[sic] Magazine

White Manna – Bleeding Eyes

bleedingeyes - Copy

Oooooh! What have we here?! Sure, long-time [sic] favourites White Manna are back with a hotly anticipated new platter, but it’s what they’ve done with it that’s interesting. Following on from last year’s raw and dangerous Pan LP, a cosmic biker-brawl of an album, Bleeding Eyes’ opening title-track both picks up where that record left off and yet still manages to surprise. White Manna usually assault the ears with feedback and fuzz and the first few bars here are fully compliant, but now the band go for the eyes too, strutting proto-punk rooted in tight rock rather than psychedelic meandering, the vocal cleaner too during these opening exchanges than on previous doomed missions. The same tricks aren’t repeated everywhere, but scraping back the scree reveals a remarkably classic lo-fi sound.

Part of a great opening trinity (which includes the whooshing 60s garage of “Trampoline” blasting skywards as if aboard one of the Apollo missions), Bleeding Eyes has a killer closer too, let down only slightly by a soupy middle. You can’t be too critical of a psych-rocker named “English Breakfast” though (it’s just too tempting to think of a side of psilocybin ‘shrooms with your black pudding and fried bread), it and its central companions slowly winding sludgers and oddities that alternately break into weird freak-outs, heavily reverbed oscillations and, of course, pummelling riffs. These are not bad tracks at all; it’s just that ones like motorik monolith “Vimanas” are better. Full of Wooden Shjips-style hypnotism, melting licks drip like Dali’s clocks and, just as you’re about to suffocate, White Manna veer their craft off in the direction of open space.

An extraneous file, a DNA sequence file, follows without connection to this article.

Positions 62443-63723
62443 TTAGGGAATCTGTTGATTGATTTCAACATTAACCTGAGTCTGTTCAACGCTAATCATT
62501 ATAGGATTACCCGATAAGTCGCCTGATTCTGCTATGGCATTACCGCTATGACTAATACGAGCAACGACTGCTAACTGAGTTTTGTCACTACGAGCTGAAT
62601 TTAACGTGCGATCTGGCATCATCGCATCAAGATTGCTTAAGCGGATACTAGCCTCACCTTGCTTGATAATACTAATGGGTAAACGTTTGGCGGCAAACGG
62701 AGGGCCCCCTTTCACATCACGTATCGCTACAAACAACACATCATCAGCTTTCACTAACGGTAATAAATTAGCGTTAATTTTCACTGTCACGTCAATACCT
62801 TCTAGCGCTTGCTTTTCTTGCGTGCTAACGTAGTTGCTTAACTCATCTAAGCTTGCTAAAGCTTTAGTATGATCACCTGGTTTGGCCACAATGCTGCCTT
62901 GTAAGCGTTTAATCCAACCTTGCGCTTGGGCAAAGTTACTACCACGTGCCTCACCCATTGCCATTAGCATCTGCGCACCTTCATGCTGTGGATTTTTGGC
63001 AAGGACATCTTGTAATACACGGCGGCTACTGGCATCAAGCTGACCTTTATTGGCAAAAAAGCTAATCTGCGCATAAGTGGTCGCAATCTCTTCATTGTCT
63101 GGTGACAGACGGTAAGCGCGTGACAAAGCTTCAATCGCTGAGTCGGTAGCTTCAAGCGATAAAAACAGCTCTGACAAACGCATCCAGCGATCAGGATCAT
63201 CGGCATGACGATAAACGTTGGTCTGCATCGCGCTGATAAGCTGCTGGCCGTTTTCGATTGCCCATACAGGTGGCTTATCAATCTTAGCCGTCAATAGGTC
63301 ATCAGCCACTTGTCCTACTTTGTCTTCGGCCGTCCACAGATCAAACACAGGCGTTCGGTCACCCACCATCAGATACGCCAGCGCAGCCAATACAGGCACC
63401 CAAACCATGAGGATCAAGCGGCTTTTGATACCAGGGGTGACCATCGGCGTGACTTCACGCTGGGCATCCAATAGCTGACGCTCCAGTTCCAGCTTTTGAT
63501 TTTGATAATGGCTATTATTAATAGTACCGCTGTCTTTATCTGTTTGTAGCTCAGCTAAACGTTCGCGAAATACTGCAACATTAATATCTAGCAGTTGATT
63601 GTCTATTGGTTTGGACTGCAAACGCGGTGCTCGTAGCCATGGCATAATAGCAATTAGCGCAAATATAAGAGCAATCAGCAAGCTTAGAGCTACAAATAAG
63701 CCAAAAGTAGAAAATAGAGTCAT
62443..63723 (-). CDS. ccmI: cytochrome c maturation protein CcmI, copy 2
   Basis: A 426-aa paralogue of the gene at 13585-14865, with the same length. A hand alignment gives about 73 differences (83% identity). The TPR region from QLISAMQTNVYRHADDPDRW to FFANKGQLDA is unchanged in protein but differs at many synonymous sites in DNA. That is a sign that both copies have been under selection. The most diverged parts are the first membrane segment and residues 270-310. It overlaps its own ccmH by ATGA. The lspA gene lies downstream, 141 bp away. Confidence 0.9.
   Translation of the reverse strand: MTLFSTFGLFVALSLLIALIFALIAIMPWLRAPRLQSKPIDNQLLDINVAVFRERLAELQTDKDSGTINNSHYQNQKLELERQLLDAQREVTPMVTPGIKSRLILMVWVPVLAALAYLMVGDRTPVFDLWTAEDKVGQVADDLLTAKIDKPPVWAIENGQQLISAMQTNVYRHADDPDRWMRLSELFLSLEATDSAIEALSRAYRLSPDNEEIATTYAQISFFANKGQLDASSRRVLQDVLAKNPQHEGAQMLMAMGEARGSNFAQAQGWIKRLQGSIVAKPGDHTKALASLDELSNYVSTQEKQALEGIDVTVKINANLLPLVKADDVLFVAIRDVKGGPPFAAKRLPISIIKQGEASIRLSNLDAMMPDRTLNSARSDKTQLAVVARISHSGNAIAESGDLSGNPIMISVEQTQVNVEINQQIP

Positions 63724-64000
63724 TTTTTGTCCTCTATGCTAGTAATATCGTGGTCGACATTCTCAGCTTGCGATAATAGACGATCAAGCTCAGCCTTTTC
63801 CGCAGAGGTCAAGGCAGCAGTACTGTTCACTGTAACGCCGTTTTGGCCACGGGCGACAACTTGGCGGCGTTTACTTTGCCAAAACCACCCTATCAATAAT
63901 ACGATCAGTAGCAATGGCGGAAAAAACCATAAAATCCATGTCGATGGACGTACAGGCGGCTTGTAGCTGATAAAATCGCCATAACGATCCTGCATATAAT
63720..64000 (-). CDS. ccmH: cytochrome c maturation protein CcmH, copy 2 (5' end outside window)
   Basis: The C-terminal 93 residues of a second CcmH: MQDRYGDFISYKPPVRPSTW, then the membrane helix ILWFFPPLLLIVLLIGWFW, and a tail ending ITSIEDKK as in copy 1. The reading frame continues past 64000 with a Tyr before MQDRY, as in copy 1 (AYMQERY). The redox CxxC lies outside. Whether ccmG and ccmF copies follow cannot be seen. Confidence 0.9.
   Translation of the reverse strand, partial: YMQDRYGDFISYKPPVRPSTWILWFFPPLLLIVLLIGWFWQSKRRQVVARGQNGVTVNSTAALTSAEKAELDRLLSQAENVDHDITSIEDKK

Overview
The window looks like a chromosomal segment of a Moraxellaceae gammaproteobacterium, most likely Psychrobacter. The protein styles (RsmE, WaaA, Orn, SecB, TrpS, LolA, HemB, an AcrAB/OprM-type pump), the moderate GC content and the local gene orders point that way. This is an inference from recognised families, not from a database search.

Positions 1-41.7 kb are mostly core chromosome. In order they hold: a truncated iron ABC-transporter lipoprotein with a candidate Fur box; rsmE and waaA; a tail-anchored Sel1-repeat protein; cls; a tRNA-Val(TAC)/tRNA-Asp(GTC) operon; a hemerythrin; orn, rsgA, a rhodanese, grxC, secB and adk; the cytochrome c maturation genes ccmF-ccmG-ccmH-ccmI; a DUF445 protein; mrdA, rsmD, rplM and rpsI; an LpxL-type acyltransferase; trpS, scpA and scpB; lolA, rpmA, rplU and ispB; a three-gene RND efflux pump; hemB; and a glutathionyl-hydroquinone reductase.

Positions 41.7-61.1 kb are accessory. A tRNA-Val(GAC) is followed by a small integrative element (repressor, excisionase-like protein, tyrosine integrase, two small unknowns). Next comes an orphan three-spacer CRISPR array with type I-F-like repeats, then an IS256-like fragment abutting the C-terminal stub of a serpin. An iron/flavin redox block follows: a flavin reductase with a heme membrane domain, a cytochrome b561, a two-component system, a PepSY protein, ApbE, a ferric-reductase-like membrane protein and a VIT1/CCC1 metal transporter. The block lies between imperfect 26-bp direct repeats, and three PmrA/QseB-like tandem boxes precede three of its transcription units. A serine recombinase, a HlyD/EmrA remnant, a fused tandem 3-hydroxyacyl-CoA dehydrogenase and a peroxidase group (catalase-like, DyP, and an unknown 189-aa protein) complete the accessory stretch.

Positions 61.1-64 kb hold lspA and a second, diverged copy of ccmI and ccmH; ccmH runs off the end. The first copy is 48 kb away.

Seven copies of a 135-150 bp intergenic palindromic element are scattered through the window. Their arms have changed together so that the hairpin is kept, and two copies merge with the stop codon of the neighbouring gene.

Closing with a destructive display of force, “Freak” is one step up again. Strap in and feel the Gs rip back your cheeks as the windscreen implodes on take-off, stinging solos and roaring boosters catapulting The Stooges deep in to space; it’s as bracing as it is hallucinatory, sounding entirely like it should having been mastered by Monster Magnet’s John McBain and produced by Phil Manley. White Manna and their Bleeding Eyes are, at this point at least, almost supernaturally good.

Best track: “Bleeding Eyes”

~Bleeding Eyes is out now via the collaborative efforts of Agitated and Cardinal Fuzz.~

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